What the Right Elbow Does in the Golf Swing

by George N. Root III
    The right elbow transitions from hinge to lead during the swing.

    The right elbow transitions from hinge to lead during the swing.

    Young golfer practising on the driving range image by Vanessa van Rensburg from Fotolia.com

    The right elbow is an important part of the golf swing, and understanding how to properly place and use your right elbow while you are swinging the club can help to add power and accuracy to your swing and distance to your shots. (All information is from the perspective of a right-handed golfer; simply apply it to your left elbow if you're left-handed.)

    Addressing the Ball

    When you assume your stance and are addressing the ball, your right arm is fully extended along with your left arm to hold the club in place behind the ball. Your right arm should be at a 45-degree angle from the body in a position that makes holding the club feel comfortable.


    Your right arm acts as a hinge on the backswing. Much of the motion of the backswing is done by the pushing of the left arm. Keep your right elbow pointed down throughout the swing, and keep your right arm close to your body. Let it get away and you lose control of your shot. While acting as the hinge, the right arm's job is to maintain the straight path the club will follow throughout the swing. If it doesn't maintain a tight circular radius with the elbow pointed down as much as possible, the club will get away from the body and the shot will go astray.


    When the club reaches a parallel position over the golfer's head at the top of the backswing, it is time for the right arm to be the power arm and the left to be the hinge. The right arm should follow same path down that it followed in the backswing, and it will be dragging the club slightly behind it. On the downswing, it is the right arm that should be pulling the club through impact and creating power. Once again, a tight radius needs to be maintained between the right arm and the body in order to ensure that the club swings in straight path.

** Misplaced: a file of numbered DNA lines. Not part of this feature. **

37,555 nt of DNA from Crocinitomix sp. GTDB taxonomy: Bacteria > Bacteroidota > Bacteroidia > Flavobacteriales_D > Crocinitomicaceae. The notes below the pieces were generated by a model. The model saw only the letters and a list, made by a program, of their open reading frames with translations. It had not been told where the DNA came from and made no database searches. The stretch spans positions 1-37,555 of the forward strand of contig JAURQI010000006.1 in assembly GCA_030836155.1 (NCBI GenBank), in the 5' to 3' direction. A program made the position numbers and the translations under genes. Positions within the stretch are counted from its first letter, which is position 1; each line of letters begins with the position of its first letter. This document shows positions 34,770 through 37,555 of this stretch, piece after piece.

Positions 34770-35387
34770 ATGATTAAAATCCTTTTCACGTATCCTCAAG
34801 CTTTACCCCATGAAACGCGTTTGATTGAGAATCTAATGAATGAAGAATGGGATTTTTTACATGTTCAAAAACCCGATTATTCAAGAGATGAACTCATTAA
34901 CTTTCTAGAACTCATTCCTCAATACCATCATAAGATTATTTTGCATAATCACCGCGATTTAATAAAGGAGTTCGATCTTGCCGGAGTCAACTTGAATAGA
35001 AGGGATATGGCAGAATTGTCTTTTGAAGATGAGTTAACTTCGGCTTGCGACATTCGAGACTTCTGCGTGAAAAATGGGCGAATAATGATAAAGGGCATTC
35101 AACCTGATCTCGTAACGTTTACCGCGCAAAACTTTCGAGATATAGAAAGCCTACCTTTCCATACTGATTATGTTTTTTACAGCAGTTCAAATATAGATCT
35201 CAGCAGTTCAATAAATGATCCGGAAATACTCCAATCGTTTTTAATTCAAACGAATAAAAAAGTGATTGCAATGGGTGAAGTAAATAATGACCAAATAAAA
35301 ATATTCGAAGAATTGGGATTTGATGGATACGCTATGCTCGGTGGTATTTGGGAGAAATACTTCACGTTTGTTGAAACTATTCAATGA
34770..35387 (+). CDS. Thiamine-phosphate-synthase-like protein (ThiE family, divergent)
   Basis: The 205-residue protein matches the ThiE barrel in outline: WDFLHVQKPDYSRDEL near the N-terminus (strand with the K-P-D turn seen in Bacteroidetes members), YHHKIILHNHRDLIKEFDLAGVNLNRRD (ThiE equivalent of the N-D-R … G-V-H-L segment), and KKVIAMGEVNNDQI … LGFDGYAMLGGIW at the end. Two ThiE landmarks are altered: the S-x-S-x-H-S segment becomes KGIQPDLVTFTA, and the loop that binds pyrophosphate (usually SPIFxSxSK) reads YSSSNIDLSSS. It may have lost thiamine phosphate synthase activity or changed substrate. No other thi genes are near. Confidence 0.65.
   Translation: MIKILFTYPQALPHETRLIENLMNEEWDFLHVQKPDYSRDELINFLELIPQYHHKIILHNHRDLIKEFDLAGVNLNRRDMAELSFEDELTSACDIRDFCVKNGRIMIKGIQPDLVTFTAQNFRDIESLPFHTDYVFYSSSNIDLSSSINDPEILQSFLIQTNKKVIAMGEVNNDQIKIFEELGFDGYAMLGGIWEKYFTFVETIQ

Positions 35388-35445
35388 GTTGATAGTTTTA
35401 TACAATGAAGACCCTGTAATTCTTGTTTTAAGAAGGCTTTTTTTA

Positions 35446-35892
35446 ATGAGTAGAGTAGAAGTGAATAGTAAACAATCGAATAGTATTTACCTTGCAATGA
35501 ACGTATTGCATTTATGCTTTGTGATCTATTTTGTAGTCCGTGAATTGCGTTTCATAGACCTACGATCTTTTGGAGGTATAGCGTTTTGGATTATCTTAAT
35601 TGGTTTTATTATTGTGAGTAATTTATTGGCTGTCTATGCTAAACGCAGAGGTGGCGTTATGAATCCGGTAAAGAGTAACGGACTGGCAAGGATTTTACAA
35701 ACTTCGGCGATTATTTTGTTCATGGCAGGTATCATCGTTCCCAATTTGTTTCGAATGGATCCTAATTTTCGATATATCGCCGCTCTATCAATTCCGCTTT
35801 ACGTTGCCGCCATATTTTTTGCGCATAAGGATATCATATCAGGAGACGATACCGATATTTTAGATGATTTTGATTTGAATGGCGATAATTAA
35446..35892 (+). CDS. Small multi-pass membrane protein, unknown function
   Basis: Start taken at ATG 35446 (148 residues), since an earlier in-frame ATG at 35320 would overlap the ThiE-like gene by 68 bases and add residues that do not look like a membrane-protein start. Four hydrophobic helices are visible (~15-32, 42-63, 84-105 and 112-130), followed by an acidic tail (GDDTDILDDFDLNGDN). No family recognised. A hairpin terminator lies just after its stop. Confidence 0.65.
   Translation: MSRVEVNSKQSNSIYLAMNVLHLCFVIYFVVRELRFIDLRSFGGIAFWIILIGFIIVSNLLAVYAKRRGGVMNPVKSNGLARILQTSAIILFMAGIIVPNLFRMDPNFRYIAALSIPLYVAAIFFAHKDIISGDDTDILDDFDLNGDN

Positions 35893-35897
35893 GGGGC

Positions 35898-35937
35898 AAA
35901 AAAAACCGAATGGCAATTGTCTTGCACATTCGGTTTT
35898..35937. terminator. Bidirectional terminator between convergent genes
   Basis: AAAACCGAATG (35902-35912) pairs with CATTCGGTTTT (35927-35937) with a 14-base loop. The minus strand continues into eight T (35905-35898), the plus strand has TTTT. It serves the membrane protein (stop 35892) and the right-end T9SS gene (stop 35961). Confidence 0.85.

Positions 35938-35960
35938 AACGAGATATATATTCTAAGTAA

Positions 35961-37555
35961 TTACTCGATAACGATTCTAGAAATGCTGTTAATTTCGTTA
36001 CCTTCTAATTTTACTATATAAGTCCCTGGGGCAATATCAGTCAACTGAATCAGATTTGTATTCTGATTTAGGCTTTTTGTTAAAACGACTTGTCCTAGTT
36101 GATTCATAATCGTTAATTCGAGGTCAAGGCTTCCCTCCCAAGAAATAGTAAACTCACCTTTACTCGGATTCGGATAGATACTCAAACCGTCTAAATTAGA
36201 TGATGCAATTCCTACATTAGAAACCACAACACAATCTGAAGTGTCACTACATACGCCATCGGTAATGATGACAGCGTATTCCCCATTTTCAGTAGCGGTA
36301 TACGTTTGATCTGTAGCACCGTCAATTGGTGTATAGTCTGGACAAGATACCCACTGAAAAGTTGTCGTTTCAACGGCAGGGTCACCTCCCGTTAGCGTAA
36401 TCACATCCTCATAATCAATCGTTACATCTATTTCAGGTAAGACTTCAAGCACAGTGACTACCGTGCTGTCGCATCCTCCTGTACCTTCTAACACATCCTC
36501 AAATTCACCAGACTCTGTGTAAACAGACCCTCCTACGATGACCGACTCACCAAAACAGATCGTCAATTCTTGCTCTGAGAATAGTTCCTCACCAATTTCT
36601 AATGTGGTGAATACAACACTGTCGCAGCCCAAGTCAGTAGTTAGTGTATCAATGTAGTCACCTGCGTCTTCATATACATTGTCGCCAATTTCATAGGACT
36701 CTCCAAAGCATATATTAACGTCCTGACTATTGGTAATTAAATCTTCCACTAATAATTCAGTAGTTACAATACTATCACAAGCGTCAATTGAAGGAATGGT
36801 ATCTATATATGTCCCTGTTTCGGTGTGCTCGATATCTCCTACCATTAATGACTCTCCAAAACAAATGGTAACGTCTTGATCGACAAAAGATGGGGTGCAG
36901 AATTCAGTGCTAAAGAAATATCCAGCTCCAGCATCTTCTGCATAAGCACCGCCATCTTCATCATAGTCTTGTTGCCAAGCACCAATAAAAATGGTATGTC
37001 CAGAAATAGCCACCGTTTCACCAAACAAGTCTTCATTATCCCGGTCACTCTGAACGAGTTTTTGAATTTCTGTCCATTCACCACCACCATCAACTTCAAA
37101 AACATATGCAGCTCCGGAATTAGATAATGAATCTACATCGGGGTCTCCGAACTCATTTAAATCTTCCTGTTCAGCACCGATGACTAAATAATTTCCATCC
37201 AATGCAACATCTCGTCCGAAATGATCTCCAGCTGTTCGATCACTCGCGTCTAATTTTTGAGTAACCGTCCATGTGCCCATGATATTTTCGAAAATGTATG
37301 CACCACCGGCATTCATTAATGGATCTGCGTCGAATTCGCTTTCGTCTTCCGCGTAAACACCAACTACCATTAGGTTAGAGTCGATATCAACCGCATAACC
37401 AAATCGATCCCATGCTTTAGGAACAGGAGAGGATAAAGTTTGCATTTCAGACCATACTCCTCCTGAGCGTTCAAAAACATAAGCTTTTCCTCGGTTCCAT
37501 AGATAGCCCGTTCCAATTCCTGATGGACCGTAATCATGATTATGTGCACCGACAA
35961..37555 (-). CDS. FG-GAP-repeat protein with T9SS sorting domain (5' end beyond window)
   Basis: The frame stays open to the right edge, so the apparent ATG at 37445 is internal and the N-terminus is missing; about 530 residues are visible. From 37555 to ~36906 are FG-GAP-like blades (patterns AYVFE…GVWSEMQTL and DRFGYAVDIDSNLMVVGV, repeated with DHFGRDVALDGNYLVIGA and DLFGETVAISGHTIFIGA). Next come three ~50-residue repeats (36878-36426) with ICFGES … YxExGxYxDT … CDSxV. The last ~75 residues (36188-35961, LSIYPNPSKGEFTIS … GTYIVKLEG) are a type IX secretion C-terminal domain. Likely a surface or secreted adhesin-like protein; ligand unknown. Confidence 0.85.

On contact, the right arm and the left arm are straight again, and the right is pushing the club through impact, continuing through to the follow-through and providing the power generated by the momentum of the swing. Any sudden movements by the right arm at the point of contact can meet with disastrous results. To underline the importance of the right arm in power process of the swing, you might notice that if you swing incorrectly and make bad contact, you get a sharp stinging sensation from the club to your hands, with most if not all of the pain in the right hand.


    The right arm continues to push the club through the follow-through until it rests the club safely on the left shoulder. At the end of the follow-through, the right elbow is pointing straight down to where the ball was, and the right hand is at the base of your neck.

    About the Author

    George N Root III is also the president of the Western New York Drive-in Movie Society, plays guitar in a band, and writes fiction as well as editorial material. I have many interests that allow me to be able to write on many topics. I also know how to use the internet as a resource in finding information on topics I may not be completely familiar with, and I am excellent at reaching deadlines.

    Photo Credits

    • Young golfer practising on the driving range image by Vanessa van Rensburg from Fotolia.com

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